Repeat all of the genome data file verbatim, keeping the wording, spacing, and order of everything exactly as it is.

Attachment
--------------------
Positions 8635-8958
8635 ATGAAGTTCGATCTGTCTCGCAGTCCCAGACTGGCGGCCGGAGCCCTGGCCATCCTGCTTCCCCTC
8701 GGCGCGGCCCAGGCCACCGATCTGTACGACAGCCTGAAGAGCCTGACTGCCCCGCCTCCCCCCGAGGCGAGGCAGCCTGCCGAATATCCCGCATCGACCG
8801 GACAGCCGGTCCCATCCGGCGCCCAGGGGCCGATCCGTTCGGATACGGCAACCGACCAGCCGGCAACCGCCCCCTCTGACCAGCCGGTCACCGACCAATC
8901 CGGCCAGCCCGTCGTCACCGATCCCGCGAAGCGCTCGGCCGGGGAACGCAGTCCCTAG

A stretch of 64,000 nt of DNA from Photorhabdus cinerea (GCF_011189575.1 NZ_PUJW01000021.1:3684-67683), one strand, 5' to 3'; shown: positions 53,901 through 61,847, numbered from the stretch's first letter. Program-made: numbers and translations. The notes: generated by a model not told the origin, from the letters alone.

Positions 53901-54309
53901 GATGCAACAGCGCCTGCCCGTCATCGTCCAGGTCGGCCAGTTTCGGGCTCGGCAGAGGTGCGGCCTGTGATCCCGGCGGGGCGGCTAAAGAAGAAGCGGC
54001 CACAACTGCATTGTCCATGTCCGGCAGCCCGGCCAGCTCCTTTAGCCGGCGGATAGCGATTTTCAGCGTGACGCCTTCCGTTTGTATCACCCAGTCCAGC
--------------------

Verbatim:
Positions 8635-8958
8635 ATGAAGTTCGATCTGTCTCGCAGTCCCAGACTGGCGGCCGGAGCCCTGGCCATCCTGCTTCCCCTC
8701 GGCGCGGCCCAGGCCACCGATCTGTACGACAGCCTGAAGAGCCTGACTGCCCCGCCTCCCCCCGAGGCGAGGCAGCCTGCCGAATATCCCGCATCGACCG
8801 GACAGCCGGTCCCATCCGGCGCCCAGGGGCCGATCCGTTCGGATACGGCAACCGACCAGCCGGCAACCGCCCCCTCTGACCAGCCGGTCACCGACCAATC
8901 CGGCCAGCCCGTCGTCACCGATCCCGCGAAGCGCTCGGCCGGGGAACGCAGTCCCTAG

A stretch of 64,000 nt of DNA from Photorhabdus cinerea (GCF_011189575.1 NZ_PUJW01000021.1:3684-67683), one strand, 5' to 3'; shown: positions 53,901 through 61,847, numbered from the stretch's first letter. Program-made: numbers and translations. The notes: generated by a model not told the origin, from the letters alone.

Positions 53901-54309
53901 GATGCAACAGCGCCTGCCCGTCATCGTCCAGGTCGGCCAGTTTCGGGCTCGGCAGAGGTGCGGCCTGTGATCCCGGCGGGGCGGCTAAAGAAGAAGCGGC
54001 CACAACTGCATTGTCCATGTCCGGCAGCCCGGCCAGCTCCTTTAGCCGGCGGATAGCGATTTTCAGCGTGACGCCTTCCGTTTGTATCACCCAGTCCAGC